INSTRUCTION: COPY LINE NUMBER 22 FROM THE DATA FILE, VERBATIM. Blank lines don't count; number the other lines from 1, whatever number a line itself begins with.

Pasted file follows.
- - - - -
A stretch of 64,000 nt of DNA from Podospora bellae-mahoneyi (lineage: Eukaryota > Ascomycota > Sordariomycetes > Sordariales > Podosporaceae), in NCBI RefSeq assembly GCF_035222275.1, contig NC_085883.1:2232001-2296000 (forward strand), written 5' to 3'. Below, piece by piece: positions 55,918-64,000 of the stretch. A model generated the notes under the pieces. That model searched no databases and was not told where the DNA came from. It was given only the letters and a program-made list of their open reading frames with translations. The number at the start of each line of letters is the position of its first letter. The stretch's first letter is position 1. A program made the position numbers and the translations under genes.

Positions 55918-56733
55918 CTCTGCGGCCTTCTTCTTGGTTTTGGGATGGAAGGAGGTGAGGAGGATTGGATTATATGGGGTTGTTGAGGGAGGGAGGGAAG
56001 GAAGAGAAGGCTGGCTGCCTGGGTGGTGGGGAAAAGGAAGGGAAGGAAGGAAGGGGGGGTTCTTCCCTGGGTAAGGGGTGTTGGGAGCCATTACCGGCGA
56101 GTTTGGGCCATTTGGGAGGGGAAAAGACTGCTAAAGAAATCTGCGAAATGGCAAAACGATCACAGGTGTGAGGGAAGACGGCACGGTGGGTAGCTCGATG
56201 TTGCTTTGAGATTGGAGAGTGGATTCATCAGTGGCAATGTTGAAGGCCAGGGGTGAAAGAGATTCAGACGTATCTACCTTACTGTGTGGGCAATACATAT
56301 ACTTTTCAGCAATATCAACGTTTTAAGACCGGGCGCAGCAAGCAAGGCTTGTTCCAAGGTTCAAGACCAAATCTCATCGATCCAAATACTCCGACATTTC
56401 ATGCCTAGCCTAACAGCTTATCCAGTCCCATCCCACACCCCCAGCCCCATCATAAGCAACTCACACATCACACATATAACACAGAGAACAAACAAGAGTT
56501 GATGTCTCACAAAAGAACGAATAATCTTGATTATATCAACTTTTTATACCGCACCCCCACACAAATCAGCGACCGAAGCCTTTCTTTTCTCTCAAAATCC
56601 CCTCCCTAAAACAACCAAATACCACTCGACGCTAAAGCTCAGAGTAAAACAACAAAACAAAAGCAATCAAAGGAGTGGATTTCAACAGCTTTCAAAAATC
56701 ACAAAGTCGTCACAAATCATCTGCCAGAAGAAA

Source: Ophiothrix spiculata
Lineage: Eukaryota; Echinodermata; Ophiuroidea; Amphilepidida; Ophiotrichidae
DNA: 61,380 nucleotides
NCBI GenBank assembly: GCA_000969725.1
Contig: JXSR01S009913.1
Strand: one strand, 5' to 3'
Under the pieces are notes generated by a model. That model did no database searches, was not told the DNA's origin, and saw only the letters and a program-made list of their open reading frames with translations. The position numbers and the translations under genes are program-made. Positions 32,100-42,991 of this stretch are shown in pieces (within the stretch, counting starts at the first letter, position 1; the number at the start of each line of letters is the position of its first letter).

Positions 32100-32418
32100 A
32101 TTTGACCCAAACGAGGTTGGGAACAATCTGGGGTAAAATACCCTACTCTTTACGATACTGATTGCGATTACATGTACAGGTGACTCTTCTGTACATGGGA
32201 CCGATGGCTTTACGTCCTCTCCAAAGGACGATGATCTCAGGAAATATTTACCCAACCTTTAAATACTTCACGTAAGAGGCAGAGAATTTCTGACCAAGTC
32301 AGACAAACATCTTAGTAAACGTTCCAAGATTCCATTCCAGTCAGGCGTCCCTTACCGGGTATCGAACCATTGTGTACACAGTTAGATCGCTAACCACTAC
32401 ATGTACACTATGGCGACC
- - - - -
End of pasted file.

32201 CCGATGGCTTTACGTCCTCTCCAAAGGACGATGATCTCAGGAAATATTTACCCAACCTTTAAATACTTCACGTAAGAGGCAGAGAATTTCTGACCAAGTC